Until Friday Night


“Southern boys, pickup trucks, football, and high school field parties.” When I saw how Abbi Glines summed up her latest release, I knew I had to read it. Despite my past with her and her books, I wanted to give her work a second shot. See, the first book I ever read was Fallen too Far, part of her Rosemary Beach series. I. Hated. It. I’m not sure exactly what it was…maybe the horrible writing, maybe the absolute asshole main love interest, or maybe the completely boring  cookie cutter damsel-in-distress heroine. Either way, I somehow managed to make it through the whole book, and then promptly swore I would never touch an Abbi Glines book ever again. However, when I broke that solemn promise to myself, I was actually pleasantly surprised.

Growing up in Texas, you growing up knowing what the three most important things in life are: Family, Faith, and Football. Friday night lights was my reality (okay with a lot less drama). Football season was the best time of the year; summer heat would slowly fade away to be replaced with crisp fall air. And every Friday night, while huddling in the stands, we would cheer on the boys of fall. I guess it was nostalgia that caused me to pick up her latest book. It’s been awhile since those days, and I miss it. What better way to re-live it than through a book?

The summary of Until Friday Night reads:

“To everyone who knows him, West Ashby has always been that guy: the cocky, popular, way-too-handsome-for-his-own-good football god who led Lawton High to the state championships. But while West may be Big Man on Campus on the outside, on the inside he’s battling the grief that comes with watching his father slowly die of cancer.

Two years ago, Maggie Carleton’s life fell apart when her father murdered her mother. And after she told the police what happened, she stopped speaking and hasn’t spoken since. Even the move to Lawton, Alabama, couldn’t draw Maggie back out. So she stayed quiet, keeping her sorrow and her fractured heart hidden away.

As West’s pain becomes too much to handle, he knows he needs to talk to someone about his father—so in the dark shadows of a post-game party, he opens up to the one girl who he knows won’t tell anyone else.

West expected that talking about his dad would bring some relief, or at least a flood of emotions he couldn’t control. But he never expected the quiet new girl to reply, to reveal a pain even deeper than his own—or for them to form a connection so strong that he couldn’t ever let her go…”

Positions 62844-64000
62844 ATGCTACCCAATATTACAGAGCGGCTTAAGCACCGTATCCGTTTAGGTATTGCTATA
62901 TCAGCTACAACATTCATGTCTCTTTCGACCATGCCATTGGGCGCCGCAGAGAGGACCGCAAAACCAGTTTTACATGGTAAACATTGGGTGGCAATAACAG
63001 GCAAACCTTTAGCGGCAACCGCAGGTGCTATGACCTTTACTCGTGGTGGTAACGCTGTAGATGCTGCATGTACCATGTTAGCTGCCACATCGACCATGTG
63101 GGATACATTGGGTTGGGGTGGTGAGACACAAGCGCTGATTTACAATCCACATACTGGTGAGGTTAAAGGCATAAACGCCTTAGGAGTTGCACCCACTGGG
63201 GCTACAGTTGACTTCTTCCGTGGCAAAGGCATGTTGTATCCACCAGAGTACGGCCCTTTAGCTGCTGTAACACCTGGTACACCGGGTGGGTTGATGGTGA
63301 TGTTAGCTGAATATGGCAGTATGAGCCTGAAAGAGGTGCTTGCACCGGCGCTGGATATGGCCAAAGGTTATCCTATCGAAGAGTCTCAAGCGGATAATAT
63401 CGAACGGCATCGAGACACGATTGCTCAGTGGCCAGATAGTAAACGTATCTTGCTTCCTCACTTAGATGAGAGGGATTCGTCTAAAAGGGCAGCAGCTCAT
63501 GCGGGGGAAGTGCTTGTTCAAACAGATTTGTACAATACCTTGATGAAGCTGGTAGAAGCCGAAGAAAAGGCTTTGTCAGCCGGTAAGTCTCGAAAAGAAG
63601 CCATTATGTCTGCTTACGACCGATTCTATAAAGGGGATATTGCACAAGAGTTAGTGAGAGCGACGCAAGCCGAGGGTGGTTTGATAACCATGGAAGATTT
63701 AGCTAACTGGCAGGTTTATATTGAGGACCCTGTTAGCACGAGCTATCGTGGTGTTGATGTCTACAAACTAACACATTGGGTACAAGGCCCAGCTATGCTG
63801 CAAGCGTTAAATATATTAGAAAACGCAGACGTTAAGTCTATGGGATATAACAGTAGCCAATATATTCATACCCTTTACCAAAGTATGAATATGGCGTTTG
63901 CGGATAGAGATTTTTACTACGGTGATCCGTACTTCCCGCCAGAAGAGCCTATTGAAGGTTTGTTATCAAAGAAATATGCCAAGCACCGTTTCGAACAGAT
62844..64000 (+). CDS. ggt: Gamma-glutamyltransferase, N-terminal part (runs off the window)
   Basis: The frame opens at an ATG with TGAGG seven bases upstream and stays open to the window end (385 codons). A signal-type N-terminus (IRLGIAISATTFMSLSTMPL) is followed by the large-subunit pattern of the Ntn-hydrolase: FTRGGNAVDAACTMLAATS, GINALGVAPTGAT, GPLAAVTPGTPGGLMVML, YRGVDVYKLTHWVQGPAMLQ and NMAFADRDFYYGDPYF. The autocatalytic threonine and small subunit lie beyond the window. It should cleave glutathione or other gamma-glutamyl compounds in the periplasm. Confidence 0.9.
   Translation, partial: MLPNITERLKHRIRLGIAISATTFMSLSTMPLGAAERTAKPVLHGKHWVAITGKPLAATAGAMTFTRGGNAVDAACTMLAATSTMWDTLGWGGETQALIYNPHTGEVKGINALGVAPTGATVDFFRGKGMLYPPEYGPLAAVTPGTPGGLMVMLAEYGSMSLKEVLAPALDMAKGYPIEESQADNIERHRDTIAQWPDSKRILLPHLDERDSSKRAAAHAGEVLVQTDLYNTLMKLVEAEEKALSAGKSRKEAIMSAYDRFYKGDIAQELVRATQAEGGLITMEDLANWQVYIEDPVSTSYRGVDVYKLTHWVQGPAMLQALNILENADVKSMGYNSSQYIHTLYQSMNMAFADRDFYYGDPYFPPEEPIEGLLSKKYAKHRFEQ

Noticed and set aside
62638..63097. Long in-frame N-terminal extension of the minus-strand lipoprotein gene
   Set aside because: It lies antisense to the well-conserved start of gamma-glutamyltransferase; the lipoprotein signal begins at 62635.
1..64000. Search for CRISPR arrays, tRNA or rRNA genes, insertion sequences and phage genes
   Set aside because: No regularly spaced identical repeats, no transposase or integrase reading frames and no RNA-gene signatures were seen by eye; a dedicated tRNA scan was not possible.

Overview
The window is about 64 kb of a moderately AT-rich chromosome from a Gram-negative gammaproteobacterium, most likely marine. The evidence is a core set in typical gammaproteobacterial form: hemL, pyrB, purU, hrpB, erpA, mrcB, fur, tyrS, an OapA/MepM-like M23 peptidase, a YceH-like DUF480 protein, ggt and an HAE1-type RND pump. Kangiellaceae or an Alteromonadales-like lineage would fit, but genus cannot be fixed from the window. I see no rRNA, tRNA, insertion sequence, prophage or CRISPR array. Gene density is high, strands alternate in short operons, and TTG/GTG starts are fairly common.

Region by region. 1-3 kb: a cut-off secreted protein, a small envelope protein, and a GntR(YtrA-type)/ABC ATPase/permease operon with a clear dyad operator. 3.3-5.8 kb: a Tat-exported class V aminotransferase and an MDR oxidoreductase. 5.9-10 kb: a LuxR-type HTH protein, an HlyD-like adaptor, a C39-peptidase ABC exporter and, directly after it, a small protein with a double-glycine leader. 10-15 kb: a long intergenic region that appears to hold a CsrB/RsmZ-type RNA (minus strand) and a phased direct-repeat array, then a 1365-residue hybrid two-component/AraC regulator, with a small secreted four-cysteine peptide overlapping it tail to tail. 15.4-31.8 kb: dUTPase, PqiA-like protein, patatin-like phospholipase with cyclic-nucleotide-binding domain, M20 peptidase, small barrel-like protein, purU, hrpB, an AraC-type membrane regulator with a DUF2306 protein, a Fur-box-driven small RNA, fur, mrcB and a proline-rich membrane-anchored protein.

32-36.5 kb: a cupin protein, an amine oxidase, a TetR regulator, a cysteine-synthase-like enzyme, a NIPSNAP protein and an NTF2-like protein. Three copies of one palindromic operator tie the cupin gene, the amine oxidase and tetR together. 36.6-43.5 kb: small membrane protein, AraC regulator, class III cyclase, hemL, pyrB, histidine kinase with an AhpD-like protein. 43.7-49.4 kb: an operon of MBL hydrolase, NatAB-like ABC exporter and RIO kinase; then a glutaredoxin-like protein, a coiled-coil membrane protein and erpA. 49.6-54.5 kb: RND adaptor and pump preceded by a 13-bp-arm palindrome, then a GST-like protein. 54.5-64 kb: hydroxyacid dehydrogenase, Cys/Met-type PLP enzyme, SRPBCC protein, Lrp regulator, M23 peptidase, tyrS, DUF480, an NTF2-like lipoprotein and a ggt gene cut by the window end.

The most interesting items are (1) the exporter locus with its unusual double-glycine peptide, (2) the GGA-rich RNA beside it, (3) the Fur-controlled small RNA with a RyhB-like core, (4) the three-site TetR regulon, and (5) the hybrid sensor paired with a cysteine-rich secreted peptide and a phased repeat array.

So it’s your typical romance set-up: broken guy meets broken girl and they “fix” each other.  In hindsight, I’m not sure why I loved this book so much. I literally could not put it down; I read the whole thing in one sitting. There are several reasons I managed not to throw it against the wall like I did with Fallen Too Far though. For starters, her writing has improved drastically. Instead of feeling like I was reading a romance for 10 year old, written by a 12 year old, it read like an actual Young Adult novel. That definitely helped. Another thing was that while West was a little prick at times, he wasn’t as horrible as Rush. He was going through an extremely painful time in his life, and pain all too often is translated into anger. Lord knows I’ve done that before. Maggie also wasn’t the weak, empty, damsel-in-distress that Blaire was. Maggie had gone through an extremely traumatic experience, and while she shut down in a way, she didn’t become a weak girl looking for a boy to save her. Granted, her way of coping isn’t exactly advised, but it’s totally understandable.

This book had plenty of teen angst, and humorous moments combined with tear-jerking scenes. Perhaps it was the nostalgia that made me overlook the little flaws in the storyline and characters, but nonetheless, I really enjoyed it. I’m almost definitely going to read the rest of the books in the series, though they probably won’t be making any “highly anticipated” lists of mine. But every now and then, you need a fun, light, easy read, and that’s what this book provided for me. If you’re looking for a YA romance with a little bit of humour and whole lotta angst, grab a copy of Until Friday Night, now at your favorite local bookstore! I’d give it a 3.5/5 star rating.


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